The rate of global sea level rise is greater than previously estimated, a new study has found.
Previous calculations indicated that sea level rise from 1900-1990 was between 1.5 and 1.8 millimeters annually, but Harvard researchers Carling Hay and Eric Morrow found that the rate was closer to 1.2 millimeters a year, meaning the previous rate could be over-estimated by as much as 30 percent. Their analysis found that estimates for the rise between 1993 and 2010 were consistent were with previous estimates for that time range.
But that doesn't give an optimistic scenario. Rather, it points to a faster rise in sea level.
"If we've been over-estimating the sea-level change during that period," Morrow, a recent PhD graduate of the Department of Earth and Planetary Sciences (EPS), said, "it means that these models are not calibrated appropriately, and that calls into question the accuracy of projections out to the end of the 21st century."
The problem, said Hay, a post-doctoral fellow in the EPS, and Morrow, is that the previous calculations were made using tide gauges, and those provided inadequate data.
Explaining the inadequacies, Hay stated, "Tide gauges are located along coasts; therefore, large areas of the ocean aren't being included in these estimates. And the records that do exist commonly have large gaps."
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Speaking to the BBC, Hay explained the approach he and Morrow took: "What we have done, which is a bit different from past studies, is use physical models and statistical models to try to look for underlying patterns in the messy tide gauge data observations."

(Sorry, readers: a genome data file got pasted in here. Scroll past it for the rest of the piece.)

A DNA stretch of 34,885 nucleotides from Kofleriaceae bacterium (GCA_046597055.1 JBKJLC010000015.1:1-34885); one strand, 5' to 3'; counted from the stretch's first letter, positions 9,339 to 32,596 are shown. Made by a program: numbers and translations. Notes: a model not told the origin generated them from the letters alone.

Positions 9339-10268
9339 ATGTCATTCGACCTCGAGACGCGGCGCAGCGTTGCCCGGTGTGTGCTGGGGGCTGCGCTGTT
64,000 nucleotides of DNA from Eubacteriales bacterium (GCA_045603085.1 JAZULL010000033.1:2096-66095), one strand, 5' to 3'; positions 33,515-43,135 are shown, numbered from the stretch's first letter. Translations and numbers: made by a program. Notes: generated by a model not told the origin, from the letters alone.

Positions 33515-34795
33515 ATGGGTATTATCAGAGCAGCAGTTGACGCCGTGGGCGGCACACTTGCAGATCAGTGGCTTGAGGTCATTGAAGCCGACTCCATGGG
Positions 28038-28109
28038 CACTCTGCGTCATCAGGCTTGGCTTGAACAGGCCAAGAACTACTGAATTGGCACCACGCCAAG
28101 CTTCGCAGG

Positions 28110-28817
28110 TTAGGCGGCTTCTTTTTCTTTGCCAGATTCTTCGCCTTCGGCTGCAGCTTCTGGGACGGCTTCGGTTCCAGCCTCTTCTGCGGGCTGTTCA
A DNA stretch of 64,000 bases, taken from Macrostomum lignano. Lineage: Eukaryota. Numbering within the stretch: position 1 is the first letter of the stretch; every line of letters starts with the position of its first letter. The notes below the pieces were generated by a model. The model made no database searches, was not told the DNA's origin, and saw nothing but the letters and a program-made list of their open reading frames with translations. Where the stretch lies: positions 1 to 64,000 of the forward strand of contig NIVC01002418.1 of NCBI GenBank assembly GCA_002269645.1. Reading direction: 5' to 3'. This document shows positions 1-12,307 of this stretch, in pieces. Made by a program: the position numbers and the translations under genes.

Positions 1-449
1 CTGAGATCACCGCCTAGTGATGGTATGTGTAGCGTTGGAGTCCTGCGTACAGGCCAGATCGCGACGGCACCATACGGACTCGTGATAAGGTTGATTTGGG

"Each of the different contributions actually produces a unique pattern, or fingerprint, of sea-level change. And what we try to do is model these underlying patterns and then use our statistical approach to look for the patterns in the tide gauge observations. That allows us to infer global information from the very limited records," he said.
"We know the sea level is changing for a variety of reasons," Hay said in a statement. "There are ongoing effects due to the last ice age, heating and expansion of the ocean due to global warming, changes in ocean circulation, and present-day melting of land-ice, all of which result in unique patterns of sea-level change. These processes combine to produce the observed global mean sea-level rise."
And the assessment they gleaned from the findings provides an a unsettling outlook.
"Unfortunately," Hay stated, "our new lower rate of sea-level rise prior to 1990 means that the sea-level acceleration that resulted in higher rates over the last 20 years is really much larger than anyone thought."
The findings were published Wednesday in the journal Nature.